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Congratulations to the Seattle Sea­hawks. Their performance in routing Denver 43-8 in Super Bowl 48 was outstanding in every facet of the game.

From a wagering standpoint there seemingly was a huge difference in opinion between the public and the professionals. The public was all over Denver while the pros, for the most part, strongly sided with the underdog Seahawks.

This was evidenced by the very brief appearances of the number 3 on a few betting boards around Las Vegas. Almost immediately the “Seattle plus 3” was scooped up by limit bettors such that perhaps only one or two bettors per property were able to bet at that most favorable of point spreads.

In the end it did not matter and, in fact, it almost did not matter from the very first play run from scrimmage. That play resulted in a safety and Seattle’s 2-0 lead virtually took the number 3 out of play.

As we put the wrap on the 2013 season it is never too early to start thinking about the 2014 season and consider which teams might be attractively priced such that an early Super Bowl futures wager might be tempting.

It’s common for the public to favor the team that just won a Super Bowl to repeat the following season. And considering the youthful roster of Seattle it can be tempting to wager that the Seahawks will repeat. In fact, history is against a team successfully defending a Super Bowl title.

Only 8 times in the previous 47 opportunities has a team won back to back Super Bowls, and four of those successful defenses occurred in the first 13 such chances. Since Pittsburgh won back to back Super Bowls in SB13 and SB14 only San Francisco, Dallas, Denver and New England have accomplished the feat. It has been a decade since it last happened with the Patriots winning Super Bowls 38 and 39.

Carrying this theme a bit further New England’s appearance in Super Bowl 39 was the last time that either a Super Bowl winner or loser was able to even make it back to the big game the following season.

Thus, history is against both Denver and Seattle making it to Super Bowl 49 next Feb. 1 in Glendale, Arizona. In most sports books that have already posted odds to win next season’s Super Bowl the Seahawks and Broncos are favored along with San Francisco at odds in the vicinity of 5 or 6-to-1.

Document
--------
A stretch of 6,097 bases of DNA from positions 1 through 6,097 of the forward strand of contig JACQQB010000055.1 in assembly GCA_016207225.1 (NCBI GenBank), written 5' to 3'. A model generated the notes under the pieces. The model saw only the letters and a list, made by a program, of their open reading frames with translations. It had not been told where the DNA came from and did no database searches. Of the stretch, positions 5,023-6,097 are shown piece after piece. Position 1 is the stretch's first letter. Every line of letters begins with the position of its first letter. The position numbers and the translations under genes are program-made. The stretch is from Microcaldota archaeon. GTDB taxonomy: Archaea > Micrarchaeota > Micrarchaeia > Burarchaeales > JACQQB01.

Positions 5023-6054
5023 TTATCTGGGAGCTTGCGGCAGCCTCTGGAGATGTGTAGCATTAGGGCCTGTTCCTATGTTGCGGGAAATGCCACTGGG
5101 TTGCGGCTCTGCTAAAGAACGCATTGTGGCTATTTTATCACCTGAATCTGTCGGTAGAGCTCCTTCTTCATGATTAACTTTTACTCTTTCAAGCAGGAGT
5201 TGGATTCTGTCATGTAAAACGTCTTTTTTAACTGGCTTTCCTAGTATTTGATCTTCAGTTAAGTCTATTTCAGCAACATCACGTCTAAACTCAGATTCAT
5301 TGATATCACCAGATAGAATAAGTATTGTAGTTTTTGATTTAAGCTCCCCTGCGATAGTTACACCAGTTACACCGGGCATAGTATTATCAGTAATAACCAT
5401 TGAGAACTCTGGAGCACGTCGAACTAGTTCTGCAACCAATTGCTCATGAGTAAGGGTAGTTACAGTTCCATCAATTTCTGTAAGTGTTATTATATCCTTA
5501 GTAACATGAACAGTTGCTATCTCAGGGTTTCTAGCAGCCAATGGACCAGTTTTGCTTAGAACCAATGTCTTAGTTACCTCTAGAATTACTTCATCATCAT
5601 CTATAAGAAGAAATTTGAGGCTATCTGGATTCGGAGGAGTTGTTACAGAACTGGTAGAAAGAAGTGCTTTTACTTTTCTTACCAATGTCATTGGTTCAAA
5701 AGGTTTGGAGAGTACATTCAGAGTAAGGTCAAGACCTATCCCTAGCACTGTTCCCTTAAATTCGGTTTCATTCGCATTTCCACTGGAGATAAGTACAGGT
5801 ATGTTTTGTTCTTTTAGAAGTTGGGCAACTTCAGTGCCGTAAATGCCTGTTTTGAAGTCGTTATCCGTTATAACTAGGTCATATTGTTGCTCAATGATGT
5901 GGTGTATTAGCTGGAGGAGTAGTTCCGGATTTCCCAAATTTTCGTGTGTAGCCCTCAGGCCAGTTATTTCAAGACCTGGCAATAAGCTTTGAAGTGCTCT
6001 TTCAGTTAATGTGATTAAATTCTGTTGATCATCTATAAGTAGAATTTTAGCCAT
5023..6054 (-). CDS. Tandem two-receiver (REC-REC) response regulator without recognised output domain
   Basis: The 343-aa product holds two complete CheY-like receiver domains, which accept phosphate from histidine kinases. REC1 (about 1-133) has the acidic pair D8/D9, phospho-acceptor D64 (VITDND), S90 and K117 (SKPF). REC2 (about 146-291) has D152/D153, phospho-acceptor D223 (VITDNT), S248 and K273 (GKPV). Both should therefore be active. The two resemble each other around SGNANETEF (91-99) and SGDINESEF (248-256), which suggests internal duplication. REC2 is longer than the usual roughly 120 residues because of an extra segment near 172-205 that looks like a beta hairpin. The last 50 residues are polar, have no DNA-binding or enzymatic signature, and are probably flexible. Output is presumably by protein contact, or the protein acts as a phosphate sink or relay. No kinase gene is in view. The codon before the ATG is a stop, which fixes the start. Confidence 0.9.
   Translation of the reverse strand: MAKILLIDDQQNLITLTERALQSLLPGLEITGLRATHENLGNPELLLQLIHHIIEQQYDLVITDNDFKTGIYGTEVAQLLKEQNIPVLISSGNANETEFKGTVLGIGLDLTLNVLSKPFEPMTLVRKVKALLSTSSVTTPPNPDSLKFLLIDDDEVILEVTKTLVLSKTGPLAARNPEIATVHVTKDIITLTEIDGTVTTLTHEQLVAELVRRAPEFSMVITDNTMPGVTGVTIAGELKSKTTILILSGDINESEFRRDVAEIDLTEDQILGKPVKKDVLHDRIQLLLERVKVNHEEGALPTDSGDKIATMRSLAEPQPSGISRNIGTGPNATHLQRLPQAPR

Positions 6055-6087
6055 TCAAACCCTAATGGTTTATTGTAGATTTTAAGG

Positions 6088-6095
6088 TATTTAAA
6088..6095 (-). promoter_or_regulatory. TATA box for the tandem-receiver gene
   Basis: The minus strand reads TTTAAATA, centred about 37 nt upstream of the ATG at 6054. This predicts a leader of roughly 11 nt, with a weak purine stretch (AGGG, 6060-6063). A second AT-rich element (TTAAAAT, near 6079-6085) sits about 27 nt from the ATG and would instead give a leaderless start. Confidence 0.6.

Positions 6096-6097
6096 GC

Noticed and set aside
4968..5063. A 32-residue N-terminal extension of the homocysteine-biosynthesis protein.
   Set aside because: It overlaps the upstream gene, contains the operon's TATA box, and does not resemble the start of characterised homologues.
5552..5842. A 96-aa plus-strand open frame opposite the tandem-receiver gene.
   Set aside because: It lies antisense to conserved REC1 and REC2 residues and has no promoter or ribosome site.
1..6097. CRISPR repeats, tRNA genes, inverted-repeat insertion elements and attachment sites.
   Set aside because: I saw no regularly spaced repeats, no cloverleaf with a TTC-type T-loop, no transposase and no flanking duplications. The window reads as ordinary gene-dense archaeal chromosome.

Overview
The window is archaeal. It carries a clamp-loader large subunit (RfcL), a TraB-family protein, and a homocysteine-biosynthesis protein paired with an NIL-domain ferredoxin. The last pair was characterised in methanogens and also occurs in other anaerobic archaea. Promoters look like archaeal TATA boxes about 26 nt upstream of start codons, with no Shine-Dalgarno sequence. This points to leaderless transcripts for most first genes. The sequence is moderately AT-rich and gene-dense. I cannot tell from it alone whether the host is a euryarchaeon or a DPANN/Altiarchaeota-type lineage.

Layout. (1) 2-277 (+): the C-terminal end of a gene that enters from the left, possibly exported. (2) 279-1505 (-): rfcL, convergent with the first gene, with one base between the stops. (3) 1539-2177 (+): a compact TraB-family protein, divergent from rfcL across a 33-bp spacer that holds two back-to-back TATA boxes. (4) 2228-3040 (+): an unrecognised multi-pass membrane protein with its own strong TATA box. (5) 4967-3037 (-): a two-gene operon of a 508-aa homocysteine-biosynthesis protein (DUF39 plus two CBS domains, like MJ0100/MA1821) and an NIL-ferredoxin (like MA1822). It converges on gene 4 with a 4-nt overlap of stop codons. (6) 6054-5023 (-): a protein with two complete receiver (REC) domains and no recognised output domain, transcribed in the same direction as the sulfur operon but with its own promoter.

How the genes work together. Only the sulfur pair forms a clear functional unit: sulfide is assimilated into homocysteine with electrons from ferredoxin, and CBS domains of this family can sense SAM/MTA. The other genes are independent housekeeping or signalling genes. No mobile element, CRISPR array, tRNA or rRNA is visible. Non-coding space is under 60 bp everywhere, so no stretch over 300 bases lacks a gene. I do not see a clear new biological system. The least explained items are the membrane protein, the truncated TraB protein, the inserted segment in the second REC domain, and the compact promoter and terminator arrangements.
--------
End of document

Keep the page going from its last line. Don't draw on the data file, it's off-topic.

Explanations as to why teams are unable to repeat winning, or repeat reaching, a second straight Super Bowl are many. Among the most widely acceptable are the salary cap, more liberal free agency rules, the unlikelihood of teams to have two straight seasons of not suffering key prolonged injuries and the overall competitive balance that exists in the NFL.

Realizing much can change between now and the start of the 2014 season, especially when it comes to pending free agency and the draft, here are some preliminary thoughts, Division by Division, with an eye toward teams that might make for attractive Super Bowl 49 plays.

After being the worst Division in all of the NFL from the 2002 Division realignment through 2011, the NFC West has produced the last two NFC Champions. Arizona, St. Louis, San Francisco and Seattle were a combined 151-249 in non-Divisional games over that 10-season span, winning at a rate of just 37.8%.

The NFC West improved to 23-17 in 2012 and were 30-10 this past season. All four teams figure to be at least as strong in 2014. Arizona and St. Louis, the two NFC West teams not to make the Playoffs this past season, were 10-6 and 7-9, respectively.

With San Francisco and Seattle poised and positioned for continued success with strong defenses and up and coming quarterbacks it is a stretch to suggest, while improved, either the Cardinals or Rams can overtake the Division’s top two teams.

A similar situation exists in the NFC South where both New Orleans and Carolina made the Playoffs this season. Again, both teams have solid quarterback play and solid defenses. Atlanta figures to bounce back from their disastrous 4-12 season but the roster is aging.

Tampa Bay presents an interesting situation with a still unproven but developing QB and a solid defense. New coach Lovie Smith took Chicago to the Super Bowl with Rex Grossman at QB and got fired after going 10-6 in 2012. At 40-to-1 the Buccaneers might have some value but their offense is a concern and the overall toughness of the Division keeps this from being an enthusiastic endorsement.

The NFC North is an interesting Division that could provide a Super Bowl winner at attractive odds. New coaches take over in Detroit and Minnesota.

Of the two, the Lions have the more talented roster but it’s hard to recommend a team, though talented, to make that great a leap in a coach’s first season when he inherits a losing team.

Green Bay is favored to win the Division but the team with a solid upside is Chicago. The defense was down this past season but was riddled with key injuries from the start. QB Jay Cutler, also an injury risk, had a fine season when healthy as he had legitimate receivers to complement a strong running game.

After a sluggish start the offensive mind of rookie coach Marc Trestman was evident. Although the Packers will still be a formidable foe, at 25-to-1 “Da Bears” should be a legitimate contender to make the Playoffs and could be a surprise Super Bowl contender.

The NFC East is still largely in rebuilding mode. Dallas remains a talented yet dysfunctional franchise that has wallowed in mediocrity for more than a decade.